The fishing may have been slow this weekend where the water of the Russian River meets the Kenai River, but there still was plenty of excitement courtesy of a few bears.
An enormous brown bear sow made an appearance early Saturday morning with three cubs that were, based on their size, at least 2 years old.
The quartet of bruins came out of the woods at roughly 8 a.m. on the south side of the river and wandered down to just yards away from the docking area for the Russian River Ferry.
"We've seen at least four bears this season, but this was the closest they've come to the ferry," said ferry captain Alexis Cammack. "They came down to the water in the handicap access area."
Cammack gave the word for people in the vicinity to get on the ferry, but many people wouldn't stop fishing regardless of the potential danger.
She sounded an air horn in an attempt to spook the bears away, but said "I think they're starting to get use to the sound of it."
Ferry manager Chuck Brooks said Cammack did exactly what she was supposed to.
"No one was in immediate danger, but we had to take precautions just the same. The safety of the people is our first concern," he said.
This year, 13 bears both brown and black already have been reported in the vicinity around the ferry. Many frequent the high bank area west of the ferry to feed on the salmon carcasses that line the shore.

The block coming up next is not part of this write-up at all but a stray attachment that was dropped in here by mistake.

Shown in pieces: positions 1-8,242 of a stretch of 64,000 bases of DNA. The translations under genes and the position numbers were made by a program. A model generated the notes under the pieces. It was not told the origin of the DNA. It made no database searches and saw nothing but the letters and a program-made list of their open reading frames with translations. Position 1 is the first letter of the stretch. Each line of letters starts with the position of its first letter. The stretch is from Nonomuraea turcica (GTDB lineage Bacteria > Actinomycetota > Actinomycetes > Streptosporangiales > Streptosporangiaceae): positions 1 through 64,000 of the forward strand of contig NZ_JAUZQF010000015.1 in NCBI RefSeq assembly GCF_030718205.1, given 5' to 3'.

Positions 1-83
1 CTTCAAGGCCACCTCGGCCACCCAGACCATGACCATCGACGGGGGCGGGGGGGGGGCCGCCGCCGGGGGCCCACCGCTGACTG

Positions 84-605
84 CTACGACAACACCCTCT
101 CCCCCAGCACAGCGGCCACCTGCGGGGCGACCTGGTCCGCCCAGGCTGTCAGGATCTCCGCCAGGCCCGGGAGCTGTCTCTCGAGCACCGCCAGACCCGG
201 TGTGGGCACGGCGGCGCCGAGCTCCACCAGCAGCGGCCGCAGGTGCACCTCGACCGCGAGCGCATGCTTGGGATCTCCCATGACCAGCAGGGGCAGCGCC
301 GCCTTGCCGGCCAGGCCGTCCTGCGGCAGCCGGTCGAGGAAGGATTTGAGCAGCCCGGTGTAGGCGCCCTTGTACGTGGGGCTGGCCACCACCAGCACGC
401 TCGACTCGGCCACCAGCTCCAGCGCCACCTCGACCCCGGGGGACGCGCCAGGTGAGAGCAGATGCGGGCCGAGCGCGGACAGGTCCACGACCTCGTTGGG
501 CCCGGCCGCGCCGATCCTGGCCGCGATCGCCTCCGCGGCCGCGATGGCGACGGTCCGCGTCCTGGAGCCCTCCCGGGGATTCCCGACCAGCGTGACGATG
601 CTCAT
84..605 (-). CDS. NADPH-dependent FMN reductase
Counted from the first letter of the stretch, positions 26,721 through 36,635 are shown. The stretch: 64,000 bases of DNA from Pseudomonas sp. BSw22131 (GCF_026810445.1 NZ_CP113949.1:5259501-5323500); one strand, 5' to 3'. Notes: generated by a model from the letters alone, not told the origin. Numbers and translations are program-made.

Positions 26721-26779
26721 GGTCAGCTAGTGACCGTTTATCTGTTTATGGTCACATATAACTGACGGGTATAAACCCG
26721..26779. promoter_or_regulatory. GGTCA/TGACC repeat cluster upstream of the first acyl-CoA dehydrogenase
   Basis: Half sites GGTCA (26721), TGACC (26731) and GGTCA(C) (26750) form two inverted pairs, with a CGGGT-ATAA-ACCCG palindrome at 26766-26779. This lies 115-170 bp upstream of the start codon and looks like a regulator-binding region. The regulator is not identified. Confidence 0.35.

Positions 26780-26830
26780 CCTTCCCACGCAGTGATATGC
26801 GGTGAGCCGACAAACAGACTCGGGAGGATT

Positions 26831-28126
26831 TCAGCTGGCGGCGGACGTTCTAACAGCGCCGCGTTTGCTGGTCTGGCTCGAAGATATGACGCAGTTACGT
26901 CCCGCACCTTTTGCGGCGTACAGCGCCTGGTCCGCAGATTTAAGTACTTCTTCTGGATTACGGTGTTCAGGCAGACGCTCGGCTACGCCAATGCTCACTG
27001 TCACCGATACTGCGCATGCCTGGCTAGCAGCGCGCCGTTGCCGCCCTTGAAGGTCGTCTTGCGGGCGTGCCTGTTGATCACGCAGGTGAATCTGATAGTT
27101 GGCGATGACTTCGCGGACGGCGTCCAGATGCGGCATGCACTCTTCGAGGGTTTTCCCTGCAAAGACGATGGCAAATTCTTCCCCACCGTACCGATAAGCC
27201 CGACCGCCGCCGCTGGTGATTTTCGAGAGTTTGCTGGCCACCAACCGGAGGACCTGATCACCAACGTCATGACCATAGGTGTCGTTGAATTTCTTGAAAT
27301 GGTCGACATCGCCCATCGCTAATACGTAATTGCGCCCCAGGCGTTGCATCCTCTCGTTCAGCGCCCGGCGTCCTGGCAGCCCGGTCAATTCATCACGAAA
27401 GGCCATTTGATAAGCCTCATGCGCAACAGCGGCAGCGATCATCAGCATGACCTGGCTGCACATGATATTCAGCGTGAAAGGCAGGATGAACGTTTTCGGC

"They're just bears doing what bears do," Brooks said.
However, not everyone was as casual about the presence of the bears.
"That one was quite large," said Sandy Wood of Eagle River, in regard to the sow. "It was the biggest brown bear I've ever seen down here, and this was the first time I've ever seen four at one time."
Scott Cords from Anchorage was another angler that had a close brush with the bruins along the river bank.
"I saw the three cubs first, but no mom. Then the mom came racing down to the water and stomped her feet," Cords said. "That was the closest I've been to a bear. It was quite an experience. I was pretty darn nervous, I'll tell you that much."
The bears moved east along the Kenai to the confluence with the Russian River, where they followed the Russian upstream.
The bears meandered in the area for more than three hours, periodically heading into the woods then quickly returning to the water further upstream.
The cubs seemed to be fearless, and the three wrestled with each other and played with fish in the shallow, swift moving water.
An undeterred angler fired a warning shot at the bears. The U.S. Fish and Wildlife Service was called at the onset of the sighting. Officers were on location for several hours, but were unavailable for comment.
Peninsula Clarion ©2013. All Rights Reserved.